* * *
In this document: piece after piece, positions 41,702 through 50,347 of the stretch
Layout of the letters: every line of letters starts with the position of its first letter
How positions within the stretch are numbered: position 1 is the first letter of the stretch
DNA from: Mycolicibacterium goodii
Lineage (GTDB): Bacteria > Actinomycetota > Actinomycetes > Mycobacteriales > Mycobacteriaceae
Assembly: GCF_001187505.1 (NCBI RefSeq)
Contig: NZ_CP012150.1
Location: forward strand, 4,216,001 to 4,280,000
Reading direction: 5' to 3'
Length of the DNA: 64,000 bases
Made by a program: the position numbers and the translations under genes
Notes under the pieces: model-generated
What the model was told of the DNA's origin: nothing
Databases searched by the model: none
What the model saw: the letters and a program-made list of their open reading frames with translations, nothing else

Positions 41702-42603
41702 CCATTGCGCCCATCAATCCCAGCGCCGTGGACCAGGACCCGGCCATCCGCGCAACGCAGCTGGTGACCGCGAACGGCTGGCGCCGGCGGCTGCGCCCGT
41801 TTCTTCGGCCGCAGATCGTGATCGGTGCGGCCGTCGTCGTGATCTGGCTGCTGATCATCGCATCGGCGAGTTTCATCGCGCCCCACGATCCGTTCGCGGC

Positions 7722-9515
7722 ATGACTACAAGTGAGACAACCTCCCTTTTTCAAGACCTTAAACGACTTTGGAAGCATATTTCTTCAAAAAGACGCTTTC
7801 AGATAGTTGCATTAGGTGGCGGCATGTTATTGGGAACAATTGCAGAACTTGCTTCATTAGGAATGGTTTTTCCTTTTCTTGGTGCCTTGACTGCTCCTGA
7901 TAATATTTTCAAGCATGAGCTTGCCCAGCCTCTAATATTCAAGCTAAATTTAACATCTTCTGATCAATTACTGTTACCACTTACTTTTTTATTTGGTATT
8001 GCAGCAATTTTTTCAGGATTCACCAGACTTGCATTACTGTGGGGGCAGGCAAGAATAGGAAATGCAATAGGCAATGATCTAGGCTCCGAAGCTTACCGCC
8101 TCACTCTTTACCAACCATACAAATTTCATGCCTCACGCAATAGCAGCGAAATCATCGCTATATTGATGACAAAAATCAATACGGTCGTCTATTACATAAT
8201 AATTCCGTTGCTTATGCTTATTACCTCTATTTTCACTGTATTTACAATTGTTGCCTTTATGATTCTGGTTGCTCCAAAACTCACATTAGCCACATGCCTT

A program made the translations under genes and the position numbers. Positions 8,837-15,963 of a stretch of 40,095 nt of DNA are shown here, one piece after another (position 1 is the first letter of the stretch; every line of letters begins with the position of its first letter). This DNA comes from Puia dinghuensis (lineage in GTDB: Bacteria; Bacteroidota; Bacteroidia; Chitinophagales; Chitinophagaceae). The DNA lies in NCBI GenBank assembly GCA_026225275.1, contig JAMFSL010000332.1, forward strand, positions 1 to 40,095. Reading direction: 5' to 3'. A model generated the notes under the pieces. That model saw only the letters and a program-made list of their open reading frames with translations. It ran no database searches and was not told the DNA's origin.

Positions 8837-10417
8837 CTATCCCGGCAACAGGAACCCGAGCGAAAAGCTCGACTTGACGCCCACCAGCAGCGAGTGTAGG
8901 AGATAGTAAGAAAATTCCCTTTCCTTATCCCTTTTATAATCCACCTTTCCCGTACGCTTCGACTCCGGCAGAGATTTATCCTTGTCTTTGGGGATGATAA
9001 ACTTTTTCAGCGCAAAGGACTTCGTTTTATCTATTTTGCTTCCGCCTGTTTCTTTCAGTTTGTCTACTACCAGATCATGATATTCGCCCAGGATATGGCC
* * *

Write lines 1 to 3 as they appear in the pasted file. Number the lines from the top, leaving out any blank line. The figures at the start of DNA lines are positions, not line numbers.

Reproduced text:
In this document: piece after piece, positions 41,702 through 50,347 of the stretch
Layout of the letters: every line of letters starts with the position of its first letter
How positions within the stretch are numbered: position 1 is the first letter of the stretch